Gum disease early stages
One of the most prevalent and significant causes of tooth loss is gum disease, a disease that may be classified into two stages: acute and chronic. If detected and treated gum disease in the early stages, it is possible to reverse the disease and prevent tooth loss. If you want to prevent gum disease, visit your dentist twice a year for cleanings and exams, and maintaining good oral hygiene will prevent developing the condition.
Early Stage of Gum Disease (Gingivitis )
Gingivitis (gum inflammation) commonly occurs before Periodontitis (gum disease. During this stage, the bacteria in plaque accumulate, causing the gums to become irritated or inflamed. Gum tissues appearing red and swollen also easily bleed when you brush your teeth. At this point, no irreversible bone or tissue damage has occurred. It is possible to prevent or treat tooth decay by brushing your teeth and having regular dental cleanings and exams.
- Receding gums
- Swollen or bleeding gums
- Increasing spaces between teeth
- Bad breath
Advanced Stages of Gum Disease (Periodontitis)
The gums become inflamed; they start to pull away from the teeth, causing periodontal “pockets.” Food, germs, and plaque accumulate in the pockets, resulting in infection. Both bacterial toxins and the immune system’s response to infection can damage the surrounding bone.
As the inflammation progresses, the symptoms of periodontitis become more severe, and some discomfort or irritation may occur. Additionally, more gum tissue and bone are destroyed, teeth become loose, and the gums recede even more.
Advanced stage of Periodontitis
When it comes to adults, gum disease is the most prevalent and major cause of tooth loss. Advanced Periodontitis is marked by painful abscesses formed due to the infection spreading beneath the gums.
What Causes Gum Disease?
While plaque is the most frequent cause of gum disease, some other factors can lead to periodontal disease. These include:
- Unhealthy oral hygiene habits: It increases the chances of developing gingivitis when you do not clean and floss your teeth daily.
- Illnesses: The health of your gums may be affected by illnesses. This includes conditions such as HIV or cancer, which can cause your immune system to become weakened. In addition, diabetic patients are more likely to develop oral infections, including cavities and periodontal disease, than are other patients.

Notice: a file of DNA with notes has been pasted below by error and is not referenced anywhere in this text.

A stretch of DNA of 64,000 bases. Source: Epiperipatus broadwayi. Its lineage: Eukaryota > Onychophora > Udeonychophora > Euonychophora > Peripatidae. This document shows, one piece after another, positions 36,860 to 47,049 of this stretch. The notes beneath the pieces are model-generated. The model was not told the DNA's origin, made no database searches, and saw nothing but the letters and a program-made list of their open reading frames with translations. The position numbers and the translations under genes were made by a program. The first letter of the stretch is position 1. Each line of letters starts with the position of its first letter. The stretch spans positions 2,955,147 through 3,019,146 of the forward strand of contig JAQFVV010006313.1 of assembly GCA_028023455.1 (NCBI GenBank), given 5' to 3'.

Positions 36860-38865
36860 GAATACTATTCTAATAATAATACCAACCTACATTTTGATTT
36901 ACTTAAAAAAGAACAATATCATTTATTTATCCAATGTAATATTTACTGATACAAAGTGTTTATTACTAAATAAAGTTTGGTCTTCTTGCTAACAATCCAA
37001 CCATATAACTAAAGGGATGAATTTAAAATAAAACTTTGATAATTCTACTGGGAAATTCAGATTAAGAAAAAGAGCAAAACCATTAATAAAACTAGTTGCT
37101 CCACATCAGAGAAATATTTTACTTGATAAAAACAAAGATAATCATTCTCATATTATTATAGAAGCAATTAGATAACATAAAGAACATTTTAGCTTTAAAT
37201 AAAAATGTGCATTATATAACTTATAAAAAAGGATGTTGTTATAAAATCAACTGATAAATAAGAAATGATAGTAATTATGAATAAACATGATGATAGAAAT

- Bad habits: Smoking and other tobacco usages can lead to oral health problems and make it harder for gum tissue to heal and regenerate properly.
- Family history: If someone has a family history of gum disease, they may be at higher risk.
Diagnosis of Gum Disease
During your dental examination, the dentist will check for the following signs and symptoms:
- Sensitivity, as well as proper tooth alignment and movement
- Your jawbone can be used to identify bone loss around your teeth.
- Swelling, firmness, gum bleeding. The wider and deeper the pocket, the more serious the disease is.
How Is Gum Disease Treated?
You will be given therapy based on the stage of your disease, your response to previous therapies, and your overall health. Various treatment options are available, ranging from nonsurgical treatments to control bacterial growth to surgery to repair supporting tissues.
- You have to brush your teeth twice a day is important because it eliminates plaque from the surfaces of your teeth. It would be best if you also replace your toothbrush every three months.
- Dental flossing is recommended once a day because it eliminates plaque and food particles from between your teeth and beneath your gum line.
- Clean your mouth with an antibacterial mouthwash that not only prevents gingivitis it fights bad breath but remembers that ask your dentist which mouthwash would work best for you.
- Stop tobacco usage
- Maintain a healthy balanced diet
- Reduce your stress levels since stress makes it more difficult for your body’s immune system to combat